All posts
Jun 13, 2023 in Refactoring6 min
Eureka! Teams can now work effectively with large Kotlin and Java classes
Posted by
Ragunath Jawahar
Ragunath Jawahar

1. What's the deal with (large) classes and graphs?

We have dealt with source code in textual format since the advent of assembly and high-level languages in the mid-20th century. We have since then created and modified them with plain text editors to powerful IDEs with syntax highlighting, code completion, and now—integrated AI.

The textual format is our primary way of interacting with source code, which is usually fine. However, things can become hard to grasp when you have source code that does not fit within a few mouse scrolls. That's because we are overwhelmed with information that exceeds human cognitive limits.

We must distill this information meaningfully and fit it inside a single screen to overcome our limitations. Source code is data and behavior put together to solve problems. So, we focus on the members of a class (in object-oriented programming) and the relationships between them. When we do that, we get a directed graph.

2. What's with the visualization?

Graph visualization can be tricky. An edge bundling graph is much better for this use case than other visualizations ( directed graphs, DSMs, etc.). It aims to reduce clutter, reveal high-level patterns, and improve the readability of data. It's particularly useful when dealing with complex graphs that have a large number of nodes and edges. In Eureka, we group fields and methods separately as nodes and draw their relationships. The color of the edge represents the direction of the relationship—red for a dependency and blue for a dependent.

Eureka visualizing a 1350 LOC class
Eureka visualizing a 1350 LOC class

2.1 Why are there four groups?

The groups are color-coded in blue and green. The green groups represent the Android framework's fields and methods. The blue groups are for non-Android fields and methods. Though the graph showcases an Android app's class, the tool works with any Kotlin or Java class.

The graph is interactive, so you can move the mouse pointer over a node to see how it relates to other class members.

3. How to use this information to break down a large class?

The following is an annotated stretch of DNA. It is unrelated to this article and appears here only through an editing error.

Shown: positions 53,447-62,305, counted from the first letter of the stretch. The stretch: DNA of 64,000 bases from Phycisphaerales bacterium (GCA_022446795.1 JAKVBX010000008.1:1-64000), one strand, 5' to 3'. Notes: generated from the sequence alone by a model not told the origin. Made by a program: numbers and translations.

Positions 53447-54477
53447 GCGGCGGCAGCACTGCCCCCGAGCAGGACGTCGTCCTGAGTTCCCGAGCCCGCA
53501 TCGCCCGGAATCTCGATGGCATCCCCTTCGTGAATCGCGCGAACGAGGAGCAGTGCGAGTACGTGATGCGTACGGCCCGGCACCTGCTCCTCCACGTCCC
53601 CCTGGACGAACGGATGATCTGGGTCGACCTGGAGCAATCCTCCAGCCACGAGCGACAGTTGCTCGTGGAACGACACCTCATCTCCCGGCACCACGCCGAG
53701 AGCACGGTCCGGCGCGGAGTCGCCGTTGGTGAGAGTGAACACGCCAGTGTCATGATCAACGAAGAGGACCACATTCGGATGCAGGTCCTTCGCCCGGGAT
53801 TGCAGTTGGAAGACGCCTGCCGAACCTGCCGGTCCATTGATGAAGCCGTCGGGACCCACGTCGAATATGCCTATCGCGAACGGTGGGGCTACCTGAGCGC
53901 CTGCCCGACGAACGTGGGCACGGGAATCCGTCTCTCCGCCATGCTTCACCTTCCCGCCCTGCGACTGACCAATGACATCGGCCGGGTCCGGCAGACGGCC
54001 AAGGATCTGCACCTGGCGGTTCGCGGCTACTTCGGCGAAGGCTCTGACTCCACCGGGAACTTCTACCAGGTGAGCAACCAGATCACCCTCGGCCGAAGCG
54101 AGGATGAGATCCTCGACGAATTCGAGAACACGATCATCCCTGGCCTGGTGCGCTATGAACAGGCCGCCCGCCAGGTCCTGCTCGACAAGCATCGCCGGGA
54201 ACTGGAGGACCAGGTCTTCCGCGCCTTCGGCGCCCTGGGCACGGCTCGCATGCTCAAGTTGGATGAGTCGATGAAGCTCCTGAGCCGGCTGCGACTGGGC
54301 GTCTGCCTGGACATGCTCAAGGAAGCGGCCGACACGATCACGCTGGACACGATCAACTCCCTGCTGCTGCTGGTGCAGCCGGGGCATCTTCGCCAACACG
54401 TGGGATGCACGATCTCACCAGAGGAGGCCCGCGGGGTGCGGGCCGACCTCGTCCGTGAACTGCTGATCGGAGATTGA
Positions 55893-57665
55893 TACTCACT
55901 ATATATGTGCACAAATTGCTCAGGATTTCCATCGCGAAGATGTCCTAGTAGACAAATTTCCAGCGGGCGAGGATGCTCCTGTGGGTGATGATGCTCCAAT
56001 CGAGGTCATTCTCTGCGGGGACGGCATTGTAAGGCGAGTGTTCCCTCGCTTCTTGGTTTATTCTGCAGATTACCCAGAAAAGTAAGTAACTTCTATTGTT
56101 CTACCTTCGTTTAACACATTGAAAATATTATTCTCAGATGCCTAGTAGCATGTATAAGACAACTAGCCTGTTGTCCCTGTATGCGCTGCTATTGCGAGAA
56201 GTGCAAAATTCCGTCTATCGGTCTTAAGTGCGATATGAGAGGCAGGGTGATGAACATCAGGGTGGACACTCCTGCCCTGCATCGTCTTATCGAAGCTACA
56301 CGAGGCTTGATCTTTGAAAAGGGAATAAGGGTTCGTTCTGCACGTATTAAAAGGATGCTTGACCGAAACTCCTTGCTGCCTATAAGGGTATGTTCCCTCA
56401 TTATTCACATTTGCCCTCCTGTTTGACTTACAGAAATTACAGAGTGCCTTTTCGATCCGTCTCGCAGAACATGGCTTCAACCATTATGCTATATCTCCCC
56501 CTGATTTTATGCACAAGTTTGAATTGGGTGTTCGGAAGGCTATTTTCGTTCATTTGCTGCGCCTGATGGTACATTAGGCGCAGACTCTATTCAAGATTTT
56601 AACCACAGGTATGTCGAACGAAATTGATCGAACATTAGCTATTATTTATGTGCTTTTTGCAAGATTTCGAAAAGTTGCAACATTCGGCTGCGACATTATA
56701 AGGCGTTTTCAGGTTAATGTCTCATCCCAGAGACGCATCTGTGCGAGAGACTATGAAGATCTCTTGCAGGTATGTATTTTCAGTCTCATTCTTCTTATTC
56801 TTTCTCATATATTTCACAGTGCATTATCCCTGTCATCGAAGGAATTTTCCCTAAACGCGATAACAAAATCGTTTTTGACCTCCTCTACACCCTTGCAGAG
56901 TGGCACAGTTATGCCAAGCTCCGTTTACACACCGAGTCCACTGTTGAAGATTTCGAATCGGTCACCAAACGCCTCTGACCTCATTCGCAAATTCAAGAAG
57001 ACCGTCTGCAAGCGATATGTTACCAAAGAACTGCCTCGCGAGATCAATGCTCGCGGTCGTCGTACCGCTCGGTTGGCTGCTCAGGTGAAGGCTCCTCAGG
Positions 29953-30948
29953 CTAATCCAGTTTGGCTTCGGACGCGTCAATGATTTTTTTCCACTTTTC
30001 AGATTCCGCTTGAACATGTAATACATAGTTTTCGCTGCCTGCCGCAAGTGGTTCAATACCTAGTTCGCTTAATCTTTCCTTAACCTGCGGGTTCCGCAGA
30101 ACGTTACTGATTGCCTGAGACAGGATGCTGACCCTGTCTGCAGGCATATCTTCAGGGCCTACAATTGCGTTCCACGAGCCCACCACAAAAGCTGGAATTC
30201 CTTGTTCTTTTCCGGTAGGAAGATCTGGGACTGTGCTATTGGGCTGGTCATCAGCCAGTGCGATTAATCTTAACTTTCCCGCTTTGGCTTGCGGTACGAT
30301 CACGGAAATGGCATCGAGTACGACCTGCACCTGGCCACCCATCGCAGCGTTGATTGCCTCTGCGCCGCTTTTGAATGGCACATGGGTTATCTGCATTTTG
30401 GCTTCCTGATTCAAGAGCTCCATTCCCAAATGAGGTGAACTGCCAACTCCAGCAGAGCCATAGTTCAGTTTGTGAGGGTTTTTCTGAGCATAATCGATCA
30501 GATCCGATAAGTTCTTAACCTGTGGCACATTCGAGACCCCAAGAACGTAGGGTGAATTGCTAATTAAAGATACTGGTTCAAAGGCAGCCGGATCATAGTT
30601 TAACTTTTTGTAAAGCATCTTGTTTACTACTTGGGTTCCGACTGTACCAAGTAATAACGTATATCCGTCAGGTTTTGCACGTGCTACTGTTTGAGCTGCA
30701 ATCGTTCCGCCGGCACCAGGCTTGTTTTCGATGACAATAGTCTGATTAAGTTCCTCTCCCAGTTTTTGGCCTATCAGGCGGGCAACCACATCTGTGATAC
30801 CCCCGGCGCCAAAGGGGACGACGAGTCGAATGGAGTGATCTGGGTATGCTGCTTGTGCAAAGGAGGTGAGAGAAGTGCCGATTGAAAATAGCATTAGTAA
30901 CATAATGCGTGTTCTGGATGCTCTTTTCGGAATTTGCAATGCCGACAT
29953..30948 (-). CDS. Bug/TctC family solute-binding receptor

Most of the time, when we encounter a large class, we may not know where to start, even if we are familiar with the class. Often we begin addressing various code smells, but to be effective, it helps to tackle the heart of the problem—multiple responsibilities. A class may have become monstrous because it may be doing too many things. It helps to group these responsibilities and create smaller cohesive classes to make it easier to maintain.

One of my favorite insights when tackling legacy code is from Sandi Metz, and it works almost all the time on all large classes. Following is the insight in her own words.

"...when we see methods that have a repeating prefix or repeating suffix, there is a tortured object in there that's trying to get out. Right here, in this place, you're about to make a decision that's going to have consequences that echo through your code base forever."

— Sandi Metz (All the little things, RailsConf 2014)

From various codebases, I've understood that it's not just common suffixes and prefixes; even members with common terminologies can form a single cohesive unit that we can encapsulate inside a new smaller class. Eureka has a vocabulary panel that can show you the terminologies in a class, along with a frequency count that you can use to find these members.

4. Exploration

Once you pick a terminology you are interested in, explore the interactive graph by visiting the nodes containing the term. For every incoming and outgoing dependency, write their names on paper. Then traverse the graph and mark each of these nodes as visited. Once you have found a network, stop and prepare for refactoring.

In the following image, the term 'chrome' piqued my interest, and the composite image shows the subgraph with interconnected nodes that fulfill a responsibility. We can extract this subgraph into a class.